Give us an overview of the Customs Post Clearance Audit (PCA) Unit, Zone A and how you achieved compliance in your task.
We deal with consignments or declarations that have already been exited form the ports within the Lagos zone, that is, Zone A. So, in essence we do targeting, profiling and once we profile and discover infractions or discrepancies, we normally write letters to the importers and their clearing agents. Then, we give them two weeks to respond to the letter. After expiration of the two weeks’ notice we normally send them a reminder, which is normally within a week.
Some, immediately they receive the first letter, will respond but most of them you have to send reminder letters before they respond. Some will not even respond until you block them from the system. Blocking them from the system is that you block them, using the Tax Identification Numbers (TIN) of the agent as well as his importer. So, with that they will be compelled to come and answer the queries of those declarations. Once their TIN numbers are blocked, they can’t lodge in new declarations. So, they definitely come forward and if they come forward, if it is an issue of Harmonised System (HS) code, we sit down with them, we show them based on their declarations in the system.
Blocking them is a strategy to enforce compliance as it prevents the blocked company from doing any transaction until pending issues are resolved. What they have declared, the inspection act done by the releasing officer and further research done on the exporter forms our guide in taking decisions. So, once underpayment is established, we go ahead and give demand notice (DN) for the shortfall to be paid.
There is this issue of improper address or people who have relocated after they made transactions. How do you track them?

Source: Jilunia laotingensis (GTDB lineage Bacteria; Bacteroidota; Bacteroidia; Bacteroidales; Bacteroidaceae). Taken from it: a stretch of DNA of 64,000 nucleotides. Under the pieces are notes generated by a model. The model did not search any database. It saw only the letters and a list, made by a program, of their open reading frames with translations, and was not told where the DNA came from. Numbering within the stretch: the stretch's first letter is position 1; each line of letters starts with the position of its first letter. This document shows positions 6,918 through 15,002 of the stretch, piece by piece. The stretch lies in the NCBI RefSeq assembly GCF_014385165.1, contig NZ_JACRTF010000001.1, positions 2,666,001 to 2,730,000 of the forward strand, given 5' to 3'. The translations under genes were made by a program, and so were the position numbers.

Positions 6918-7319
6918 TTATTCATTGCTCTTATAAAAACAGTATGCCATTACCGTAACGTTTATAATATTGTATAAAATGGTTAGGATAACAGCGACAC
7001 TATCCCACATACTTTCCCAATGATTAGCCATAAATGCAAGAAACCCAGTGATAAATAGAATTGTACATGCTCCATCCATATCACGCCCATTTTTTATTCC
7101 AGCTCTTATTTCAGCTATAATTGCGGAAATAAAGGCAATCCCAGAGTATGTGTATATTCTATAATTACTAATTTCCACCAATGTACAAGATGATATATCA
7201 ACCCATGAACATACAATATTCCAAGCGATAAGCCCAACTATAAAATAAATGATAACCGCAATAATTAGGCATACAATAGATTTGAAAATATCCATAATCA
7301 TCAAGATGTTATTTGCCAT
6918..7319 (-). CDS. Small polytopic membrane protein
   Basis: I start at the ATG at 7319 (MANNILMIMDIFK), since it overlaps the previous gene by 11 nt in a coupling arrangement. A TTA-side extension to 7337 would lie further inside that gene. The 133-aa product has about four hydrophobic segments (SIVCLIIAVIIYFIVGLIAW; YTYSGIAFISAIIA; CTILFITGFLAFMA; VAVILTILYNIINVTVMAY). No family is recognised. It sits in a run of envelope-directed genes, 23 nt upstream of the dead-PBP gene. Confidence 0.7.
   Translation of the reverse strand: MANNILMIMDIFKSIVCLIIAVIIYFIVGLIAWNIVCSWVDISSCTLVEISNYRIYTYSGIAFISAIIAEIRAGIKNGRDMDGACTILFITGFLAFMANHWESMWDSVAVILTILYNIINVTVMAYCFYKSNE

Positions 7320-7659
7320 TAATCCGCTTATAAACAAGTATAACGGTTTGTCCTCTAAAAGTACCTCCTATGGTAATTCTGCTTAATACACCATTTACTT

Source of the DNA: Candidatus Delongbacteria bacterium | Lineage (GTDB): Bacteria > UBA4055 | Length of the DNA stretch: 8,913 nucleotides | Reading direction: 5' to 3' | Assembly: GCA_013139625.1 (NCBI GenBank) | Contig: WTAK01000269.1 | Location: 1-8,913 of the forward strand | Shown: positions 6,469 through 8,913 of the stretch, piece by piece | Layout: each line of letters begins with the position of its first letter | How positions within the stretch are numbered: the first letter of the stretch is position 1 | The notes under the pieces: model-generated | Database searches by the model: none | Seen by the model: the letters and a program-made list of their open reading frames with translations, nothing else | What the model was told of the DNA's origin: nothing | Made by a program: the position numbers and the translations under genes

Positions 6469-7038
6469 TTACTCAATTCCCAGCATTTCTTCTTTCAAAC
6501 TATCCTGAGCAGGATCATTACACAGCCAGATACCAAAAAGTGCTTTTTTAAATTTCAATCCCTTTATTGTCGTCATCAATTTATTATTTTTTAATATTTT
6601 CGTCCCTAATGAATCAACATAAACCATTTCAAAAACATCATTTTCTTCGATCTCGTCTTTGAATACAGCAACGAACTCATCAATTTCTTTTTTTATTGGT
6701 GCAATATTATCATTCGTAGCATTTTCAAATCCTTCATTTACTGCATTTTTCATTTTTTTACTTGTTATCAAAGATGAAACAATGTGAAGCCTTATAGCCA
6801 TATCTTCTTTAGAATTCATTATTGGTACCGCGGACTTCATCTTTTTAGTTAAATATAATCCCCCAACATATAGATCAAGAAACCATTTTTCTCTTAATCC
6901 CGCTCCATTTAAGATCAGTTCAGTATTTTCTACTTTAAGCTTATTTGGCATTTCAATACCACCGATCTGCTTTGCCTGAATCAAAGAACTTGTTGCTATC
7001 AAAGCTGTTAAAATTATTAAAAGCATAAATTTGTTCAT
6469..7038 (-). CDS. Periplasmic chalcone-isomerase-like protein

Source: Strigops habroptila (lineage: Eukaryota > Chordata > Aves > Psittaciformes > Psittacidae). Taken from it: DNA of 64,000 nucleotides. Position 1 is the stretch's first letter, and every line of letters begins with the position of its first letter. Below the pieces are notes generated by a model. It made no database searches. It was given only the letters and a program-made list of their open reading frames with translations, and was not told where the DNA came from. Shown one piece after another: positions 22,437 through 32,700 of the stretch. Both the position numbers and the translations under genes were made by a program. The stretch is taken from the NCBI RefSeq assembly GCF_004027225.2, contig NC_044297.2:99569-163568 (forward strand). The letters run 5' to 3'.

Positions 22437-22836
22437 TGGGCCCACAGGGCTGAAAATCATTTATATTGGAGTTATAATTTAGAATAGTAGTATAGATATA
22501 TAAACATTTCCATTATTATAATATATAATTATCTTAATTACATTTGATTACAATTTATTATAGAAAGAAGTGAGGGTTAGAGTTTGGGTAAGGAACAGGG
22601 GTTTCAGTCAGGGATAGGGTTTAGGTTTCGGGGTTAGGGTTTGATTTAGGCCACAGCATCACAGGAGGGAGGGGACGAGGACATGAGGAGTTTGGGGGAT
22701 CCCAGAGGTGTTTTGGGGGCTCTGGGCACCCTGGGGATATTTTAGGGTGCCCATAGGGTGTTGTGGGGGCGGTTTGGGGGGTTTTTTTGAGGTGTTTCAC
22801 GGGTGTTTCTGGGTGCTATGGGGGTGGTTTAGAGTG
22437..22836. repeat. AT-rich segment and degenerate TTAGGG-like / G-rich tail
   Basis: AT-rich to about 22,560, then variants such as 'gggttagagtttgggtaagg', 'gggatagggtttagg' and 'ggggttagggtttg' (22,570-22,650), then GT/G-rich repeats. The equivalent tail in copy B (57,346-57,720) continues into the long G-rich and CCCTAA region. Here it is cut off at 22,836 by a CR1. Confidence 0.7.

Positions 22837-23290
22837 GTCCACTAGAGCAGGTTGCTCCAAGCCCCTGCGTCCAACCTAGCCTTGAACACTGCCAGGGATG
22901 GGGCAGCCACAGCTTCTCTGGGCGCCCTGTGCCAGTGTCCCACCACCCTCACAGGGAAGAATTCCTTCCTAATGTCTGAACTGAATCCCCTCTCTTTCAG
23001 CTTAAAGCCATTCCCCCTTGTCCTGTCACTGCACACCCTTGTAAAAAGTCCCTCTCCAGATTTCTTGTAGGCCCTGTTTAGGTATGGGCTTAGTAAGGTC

I remember forwarding a list of about 60 importers and clearing agents that their addresses were not correct and the only way they come to respond is by this blockage. There is no way you can get hold of them except you block them. Normally what they were supposed to do is that when they change addresses they should write to Customs officially that “we are moving from address A to address B”, which they don’t do. Now, most of them are complying with that. In fact, some of them, as they are coming forward to answer their queries, you will see copies of letters that they wrote for change of addresses.
How do you resolve disputes in calculations between PCA and importers or agents?
If you look at the World Customs Organisation (WCO) standard working procedure for post clearance audit, it gives the person being audited rights. He has rights and we respect their rights. We can say we are arguing HS code for a particular item, he will disagree. He can write to CGC complaining that PCA identified that he has been carrying his consignment on a particular HS code and PCA is insisting on a different HS code. HS Codes determine percentage of duties to be paid. Wherever the HS Code changes, duty to be paid, may likely change too. So, once he writes that letter to headquarters, it will go through the normal channel. CGC will minute to DCG Tariff and Trade and she will minute to the Controller Tariff, so Controller Tariff will sit down look at it and classify correctly.
Sometimes it is sent back to us for our own input. Sometimes if people come here they will say no “we have been importing this particular item for a long time so it has to be on five per cent duty rate because we are manufacturers. But being a manufacturer doesn’t automatically make you to enjoy five per cent duty rate. Your raw material is another man’s finished products and your finished product is another man’s raw material. That is how it moves.
Do you trace declaration of several years back in the event that there could have been a mistake in the collection of duty or valuation?
Yes, we do if there is a need for it. The issue is ignorance of the law is not an excuse. Sometimes it can be a genuine ignorance and sometimes it can be deliberate. As an officer you cannot know everything. Wherever you find yourself as an officer, who wants to perform, definitely you must develop yourself. You must optimally read and do researches on various items being imported and processed. For example if you did not read chemistry you may not work effectively on chemicals being imported at the beginning as a customs officer but if you decide to develop yourself, you can be as good as somebody who studied chemistry or even an expert. The knowledge acquired on the job over the years contributed to their expertise. It’s not possible to know everything at a go. Knowledge increases with time and customs operations cannot be an exception.